Barcelona-based 3D printer manufacturer BCN3D held a press conference today to announce the new, patented lithography-based 3D printing process that it calls Viscous Lithography Manufacturing (VLM).
VLM relies on monocomponent resins with a viscosity up to 50 times higher than those used in traditional lithography-based processes. BCN3D has a joint development agreement with specialty materials company Arkema to co-develop materials. According to a BCN3D press release, higher-viscosity resins are compatible with ingredients and modifiers that can impart a range of thermal and mechanical advantages, such as tripling the impact resistance for rigid materials, and a 200 percent increase in tear strength. Prior to today’s announcement, all of BCN3D’s printers have been fused-filament-fabrication (FFF) units.
The printing process described by BCN3D inverts the standard configuration of a lithography 3D printer’s components. With VLM, the LCD screen is near the top of the machine, facing down, and the build platform is underneath. Rather than having the build platform submerged inside a tank of resin, BCN3D’s VLM concept has two resin reservoirs, one on each side of the LCD screen, with the dry build platform in between them.
A roller in a reservoir picks up resin and laminates it to the underside of a transparent film, which transfers it into the printing area. The top side of the film rests in contact with the LCD screen, and the build plate rises to come into contact with the resin-coated underside of the film. The UV light engine cures the initial layer of the part, the build plate retreats, pulling the cured resin from the film. The film is rolled back to the reservoir, where unused resin is removed to recirculate in the reservoir. While the film is a consumable of the process, it is expected to last for hundreds of hours of printing time before needing to be replaced.
The reservoirs can contain the same resin, in which case their use can alternate for each layer. The reservoirs can also contain different resins, for example a print resin and a support resin.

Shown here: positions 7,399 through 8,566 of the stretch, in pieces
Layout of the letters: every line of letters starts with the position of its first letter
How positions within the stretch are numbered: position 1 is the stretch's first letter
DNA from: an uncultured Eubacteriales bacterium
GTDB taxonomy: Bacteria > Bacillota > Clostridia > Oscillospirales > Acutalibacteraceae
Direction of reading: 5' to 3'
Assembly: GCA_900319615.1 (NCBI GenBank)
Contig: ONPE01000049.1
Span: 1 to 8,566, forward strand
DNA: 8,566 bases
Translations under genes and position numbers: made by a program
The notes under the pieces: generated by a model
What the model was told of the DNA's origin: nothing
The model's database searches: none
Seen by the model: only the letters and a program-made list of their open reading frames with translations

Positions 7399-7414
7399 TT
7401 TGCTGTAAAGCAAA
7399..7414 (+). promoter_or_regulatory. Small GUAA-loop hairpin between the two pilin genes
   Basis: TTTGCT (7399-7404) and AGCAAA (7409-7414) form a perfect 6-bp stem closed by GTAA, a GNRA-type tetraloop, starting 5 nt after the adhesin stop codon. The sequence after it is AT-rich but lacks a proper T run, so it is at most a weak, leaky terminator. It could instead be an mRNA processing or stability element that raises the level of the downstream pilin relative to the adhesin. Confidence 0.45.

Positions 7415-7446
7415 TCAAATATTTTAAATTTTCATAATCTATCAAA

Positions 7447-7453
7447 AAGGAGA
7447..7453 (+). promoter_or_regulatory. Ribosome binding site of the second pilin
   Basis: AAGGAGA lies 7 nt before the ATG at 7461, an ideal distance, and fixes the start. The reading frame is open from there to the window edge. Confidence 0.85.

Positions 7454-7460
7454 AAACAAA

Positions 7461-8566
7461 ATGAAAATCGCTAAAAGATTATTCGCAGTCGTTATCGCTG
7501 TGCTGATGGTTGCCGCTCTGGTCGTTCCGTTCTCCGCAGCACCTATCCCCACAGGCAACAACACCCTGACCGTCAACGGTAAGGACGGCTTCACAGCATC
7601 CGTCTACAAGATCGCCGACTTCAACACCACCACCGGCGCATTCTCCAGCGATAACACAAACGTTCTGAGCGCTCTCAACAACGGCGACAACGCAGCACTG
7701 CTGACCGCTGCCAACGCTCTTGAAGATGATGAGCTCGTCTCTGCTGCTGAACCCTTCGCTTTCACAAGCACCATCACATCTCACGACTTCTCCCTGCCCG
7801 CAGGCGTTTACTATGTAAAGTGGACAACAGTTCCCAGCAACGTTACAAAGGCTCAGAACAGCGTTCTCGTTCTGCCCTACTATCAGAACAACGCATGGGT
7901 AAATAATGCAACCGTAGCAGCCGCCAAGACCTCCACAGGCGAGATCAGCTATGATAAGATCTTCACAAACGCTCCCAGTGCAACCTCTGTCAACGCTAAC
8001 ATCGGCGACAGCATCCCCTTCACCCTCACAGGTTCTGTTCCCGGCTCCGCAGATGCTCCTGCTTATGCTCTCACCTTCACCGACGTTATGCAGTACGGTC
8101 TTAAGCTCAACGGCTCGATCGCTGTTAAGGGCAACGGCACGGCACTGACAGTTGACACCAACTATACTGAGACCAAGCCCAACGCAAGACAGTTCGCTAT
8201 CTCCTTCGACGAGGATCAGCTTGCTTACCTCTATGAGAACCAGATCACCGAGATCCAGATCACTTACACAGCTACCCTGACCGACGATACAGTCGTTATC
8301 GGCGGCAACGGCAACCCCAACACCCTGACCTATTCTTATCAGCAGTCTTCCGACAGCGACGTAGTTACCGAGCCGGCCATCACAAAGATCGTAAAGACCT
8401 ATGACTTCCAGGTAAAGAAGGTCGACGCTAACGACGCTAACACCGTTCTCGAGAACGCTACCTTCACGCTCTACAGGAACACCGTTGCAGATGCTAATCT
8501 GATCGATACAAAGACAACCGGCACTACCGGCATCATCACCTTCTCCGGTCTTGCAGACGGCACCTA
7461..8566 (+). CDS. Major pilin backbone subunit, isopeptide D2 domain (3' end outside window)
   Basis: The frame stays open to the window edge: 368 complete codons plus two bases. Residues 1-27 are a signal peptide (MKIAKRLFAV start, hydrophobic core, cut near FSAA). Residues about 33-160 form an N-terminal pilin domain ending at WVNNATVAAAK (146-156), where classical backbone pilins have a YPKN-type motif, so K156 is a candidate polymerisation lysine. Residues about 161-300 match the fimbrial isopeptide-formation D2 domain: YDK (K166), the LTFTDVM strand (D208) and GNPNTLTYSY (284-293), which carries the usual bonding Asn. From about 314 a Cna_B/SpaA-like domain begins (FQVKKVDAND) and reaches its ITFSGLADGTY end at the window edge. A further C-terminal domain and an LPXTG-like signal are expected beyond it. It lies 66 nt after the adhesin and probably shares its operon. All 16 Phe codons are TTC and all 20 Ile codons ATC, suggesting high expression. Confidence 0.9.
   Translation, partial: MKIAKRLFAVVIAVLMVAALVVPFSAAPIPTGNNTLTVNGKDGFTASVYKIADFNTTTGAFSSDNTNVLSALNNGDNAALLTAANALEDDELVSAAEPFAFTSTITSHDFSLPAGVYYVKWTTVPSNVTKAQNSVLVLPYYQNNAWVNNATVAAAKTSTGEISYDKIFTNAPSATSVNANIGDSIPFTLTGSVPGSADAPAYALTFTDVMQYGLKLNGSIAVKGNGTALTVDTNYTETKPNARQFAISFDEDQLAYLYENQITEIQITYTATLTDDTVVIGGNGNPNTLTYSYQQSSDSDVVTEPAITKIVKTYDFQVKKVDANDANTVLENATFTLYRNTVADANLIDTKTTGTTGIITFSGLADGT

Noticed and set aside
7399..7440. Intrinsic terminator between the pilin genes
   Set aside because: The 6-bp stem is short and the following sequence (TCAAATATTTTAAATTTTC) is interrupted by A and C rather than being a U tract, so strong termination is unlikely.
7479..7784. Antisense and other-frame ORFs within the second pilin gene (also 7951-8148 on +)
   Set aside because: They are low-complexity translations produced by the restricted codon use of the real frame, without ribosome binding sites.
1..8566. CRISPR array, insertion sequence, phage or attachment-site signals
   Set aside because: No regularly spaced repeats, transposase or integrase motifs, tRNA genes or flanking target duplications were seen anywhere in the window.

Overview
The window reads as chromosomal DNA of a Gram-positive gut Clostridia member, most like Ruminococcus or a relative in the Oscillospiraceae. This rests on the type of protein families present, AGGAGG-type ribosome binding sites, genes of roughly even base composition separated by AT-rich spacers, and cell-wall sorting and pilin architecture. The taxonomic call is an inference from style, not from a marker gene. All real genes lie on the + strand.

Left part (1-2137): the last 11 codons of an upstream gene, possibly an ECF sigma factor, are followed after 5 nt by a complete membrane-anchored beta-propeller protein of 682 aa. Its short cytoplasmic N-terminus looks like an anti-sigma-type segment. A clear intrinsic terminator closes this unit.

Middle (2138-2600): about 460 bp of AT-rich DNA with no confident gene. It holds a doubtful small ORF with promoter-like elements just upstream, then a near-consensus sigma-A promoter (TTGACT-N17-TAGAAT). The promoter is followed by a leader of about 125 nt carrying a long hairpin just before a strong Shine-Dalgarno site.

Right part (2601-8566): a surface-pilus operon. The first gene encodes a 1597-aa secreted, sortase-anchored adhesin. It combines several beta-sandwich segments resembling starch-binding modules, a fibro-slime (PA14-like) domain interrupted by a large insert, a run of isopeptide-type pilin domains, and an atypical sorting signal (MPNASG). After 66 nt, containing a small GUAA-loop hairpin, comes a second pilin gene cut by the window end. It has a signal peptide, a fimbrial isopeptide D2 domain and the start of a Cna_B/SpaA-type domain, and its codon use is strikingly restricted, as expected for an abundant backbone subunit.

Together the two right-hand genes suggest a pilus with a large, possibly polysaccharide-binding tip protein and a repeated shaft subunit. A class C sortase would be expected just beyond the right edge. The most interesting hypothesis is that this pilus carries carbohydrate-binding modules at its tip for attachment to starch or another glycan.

BCN3D said VLM overcomes several challenges of traditional lithography-based printers. Because VLM prints are made with the resin at room temperature and unused resin is recirculated, almost no resin is wasted, and it doesn’t suffer the pot life constraints of traditional resins. Also, the potential print layer size is limited only by the size of the LCD screen, which could translate into more parts or much larger individual parts per print run.
While today’s announcement did not include news of a timeline for retail availability of a VLM printer, BCN3D said companies can begin to experiment with VLM technology soon.
“What we want with such a new technology is to get information from the market,” said CEO Xavier Martínez Faneca. “Until now, I would say that we have been able to adapt this technology to all the applications that we have been trying internally. But now the important thing is to get information from the actual users of 3D printing.”
In that spirit, the company is getting input from automotive glass manufacturer Saint Gobain and motorsport technology company Prodrive through its VLM Technology Adoption Program. Saint Gobain used VLM to fabricate 7,000 positioning fixtures in seven days, which provided annual savings of almost $78,000. Prodrive used the VLM technology to produce end-use parts, replacing parts it had previously made using BCN3D’s FFF printers.
BCN3D is now opening its VLM Technology Adoption Program to more members. Interested companies are invited to apply on BCN3D’s website. “We are super open to learn from the market,” he said.
BCN3D will display its VLM technology at the Rapid + TCT additive manufacturing event, which will be in Detroit May 17-19.
David Tillett, associate editor
BCN3D Technologies Inc., Barcelona, Spain, 34-935-95-43-43, www.bcn3d.com